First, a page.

– As Delivered –
WASHINGTON—Representative Eliot L. Engel, Ranking Member of the House Committee on Foreign Affairs, today made the following remarks on the House floor in support of a resolution reaffirming the strategic partnership between the United States and Canada (H.Res.357):
“Mr. Speaker, I rise in support of this measure, and I yield myself as much time as I may consume.
“I want to first of all thank the gentleman from South Carolina, Mr. Duncan—who until recently was the Chairman of the Western Hemisphere Subcommittee. We’ll have you back on the Committee anytime you want to come, Mr. Duncan. I thank you for authorizing this resolution reaffirming the importance of the strategic partnership between the United States and Canada.
“I appreciate the efforts of my good friend Mr. Meeks as the lead Democratic sponsor, and again thank Chairman Royce for working to bring this measure to the House floor.
“It’s only appropriate that after spending time on the House floor discussing the importance of the U.S. relationship with our neighbor to the south that we also focus on the strategic partnership between the United States and our neighbor to the north, which of course is Canada.
“Canada is our second largest trading partner. Interesting, Canada is our second largest trading partner—Mexico our third largest trading partner—with about $1.7 billion in goods and services and 400,000 citizens from both countries crossing the border on a daily basis.
“Think about that: 400,000 citizens from both countries cross the U.S.-Canadian border on a daily basis.
“The pre-clearance process makes it easy for Americans traveling to Canada to clear U.S. customs while at a number of airports in Canada and arrive back home almost as if they were on a domestic flight.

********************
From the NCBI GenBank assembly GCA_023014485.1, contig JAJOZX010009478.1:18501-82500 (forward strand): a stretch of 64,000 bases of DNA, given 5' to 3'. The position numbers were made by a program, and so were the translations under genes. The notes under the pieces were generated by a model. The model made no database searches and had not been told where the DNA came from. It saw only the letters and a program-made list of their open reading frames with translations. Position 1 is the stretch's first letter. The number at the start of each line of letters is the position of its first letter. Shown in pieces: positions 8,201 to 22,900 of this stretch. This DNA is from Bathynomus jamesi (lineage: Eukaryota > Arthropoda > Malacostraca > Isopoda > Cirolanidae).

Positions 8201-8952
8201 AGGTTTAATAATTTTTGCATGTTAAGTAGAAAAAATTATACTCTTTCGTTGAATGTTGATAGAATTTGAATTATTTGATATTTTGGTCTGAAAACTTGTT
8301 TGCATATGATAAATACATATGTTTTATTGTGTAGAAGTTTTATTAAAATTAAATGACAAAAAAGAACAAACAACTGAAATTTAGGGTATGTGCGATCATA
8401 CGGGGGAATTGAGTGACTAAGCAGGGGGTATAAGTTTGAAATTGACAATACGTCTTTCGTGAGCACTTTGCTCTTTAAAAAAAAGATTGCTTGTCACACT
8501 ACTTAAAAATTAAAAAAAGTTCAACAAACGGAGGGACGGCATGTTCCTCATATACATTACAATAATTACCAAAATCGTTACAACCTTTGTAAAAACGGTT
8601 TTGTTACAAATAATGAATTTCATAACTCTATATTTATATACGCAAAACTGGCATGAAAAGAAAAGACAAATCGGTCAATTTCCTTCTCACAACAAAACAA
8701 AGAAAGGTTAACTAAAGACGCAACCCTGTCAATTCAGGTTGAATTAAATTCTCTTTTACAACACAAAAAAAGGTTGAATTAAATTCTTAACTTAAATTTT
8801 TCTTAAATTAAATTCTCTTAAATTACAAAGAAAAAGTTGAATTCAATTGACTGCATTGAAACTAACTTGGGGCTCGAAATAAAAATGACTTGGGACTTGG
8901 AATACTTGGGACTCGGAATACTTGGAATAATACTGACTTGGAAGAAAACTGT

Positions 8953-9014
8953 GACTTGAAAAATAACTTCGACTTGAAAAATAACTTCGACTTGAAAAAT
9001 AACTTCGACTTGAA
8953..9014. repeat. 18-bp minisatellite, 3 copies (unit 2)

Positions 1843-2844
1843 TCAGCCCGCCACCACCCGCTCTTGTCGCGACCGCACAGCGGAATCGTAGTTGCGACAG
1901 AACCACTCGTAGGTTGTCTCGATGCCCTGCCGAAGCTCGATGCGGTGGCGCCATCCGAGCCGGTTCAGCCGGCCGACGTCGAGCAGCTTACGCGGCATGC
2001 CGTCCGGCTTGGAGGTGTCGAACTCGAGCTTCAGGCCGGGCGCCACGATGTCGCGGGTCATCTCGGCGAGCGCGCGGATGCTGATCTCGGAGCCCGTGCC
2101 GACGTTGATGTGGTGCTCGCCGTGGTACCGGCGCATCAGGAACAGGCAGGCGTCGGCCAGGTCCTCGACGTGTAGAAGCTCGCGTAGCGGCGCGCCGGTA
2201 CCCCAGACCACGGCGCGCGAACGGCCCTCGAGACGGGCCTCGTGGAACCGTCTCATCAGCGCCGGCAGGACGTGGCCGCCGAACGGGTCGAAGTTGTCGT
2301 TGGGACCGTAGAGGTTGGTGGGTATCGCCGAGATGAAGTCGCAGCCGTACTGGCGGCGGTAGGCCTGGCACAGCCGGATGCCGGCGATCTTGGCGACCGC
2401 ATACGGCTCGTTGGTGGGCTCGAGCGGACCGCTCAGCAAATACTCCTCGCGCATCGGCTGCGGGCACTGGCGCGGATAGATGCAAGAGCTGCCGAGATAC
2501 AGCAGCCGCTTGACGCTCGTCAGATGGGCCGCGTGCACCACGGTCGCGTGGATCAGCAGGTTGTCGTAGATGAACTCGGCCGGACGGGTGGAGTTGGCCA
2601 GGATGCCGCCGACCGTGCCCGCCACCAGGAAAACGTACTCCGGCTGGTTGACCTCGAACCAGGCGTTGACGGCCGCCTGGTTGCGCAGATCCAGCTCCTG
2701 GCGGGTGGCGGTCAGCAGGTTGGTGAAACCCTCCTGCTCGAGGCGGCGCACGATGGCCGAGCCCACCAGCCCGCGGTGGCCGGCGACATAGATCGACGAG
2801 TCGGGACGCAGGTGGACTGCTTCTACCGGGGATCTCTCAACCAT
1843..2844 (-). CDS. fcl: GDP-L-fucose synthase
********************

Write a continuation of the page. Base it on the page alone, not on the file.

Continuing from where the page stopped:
“Of course, our relationship goes far beyond commerce and tourism. And, I’m particularly pleased that H.Res.357 takes note of the extensive cooperation between the United States and Canada at NATO.
“Canada has been—and remains—a key U.S. ally in several international conflicts around the world, including in Afghanistan where Canada employed 2,800 troops to the NATO-led International Security Assistance Force from 2006 to 2011.
“I also want to note the crucial role that Canada has played in holding Venezuelan President Nicolas Maduro and his lackeys accountable through both multilateral action at the OAS—Organization of American States—and targeted sanctions. Most recently, I was very pleased that Canadian Foreign Minister Freeland hosted the Lima Group in Toronto in October.
“Mr. Speaker, unfortunately, the U.S.-Canada relationship needs to be rejuvenated, needs to be not, not be taken for granted. We have to work at that over time, and I think it’s important that we all work at that.
“As a global entity, the U.S.-Canada relationship should be a relatively even one to manage.
“We don’t want to have jobs at risk by creating a trade war with Canada. Trade disputes between two big neighbors are normal. We should not be escalating manageable disagreements in a way that could hurt workers in both of our countries.
“So, I believe that we should let all the leaders know that the House is leading the way, and we hope that everyone follows Congress’s lead today in affirming the importance of the U.S.-Canada relationship, and I reserve the balance of my time.”
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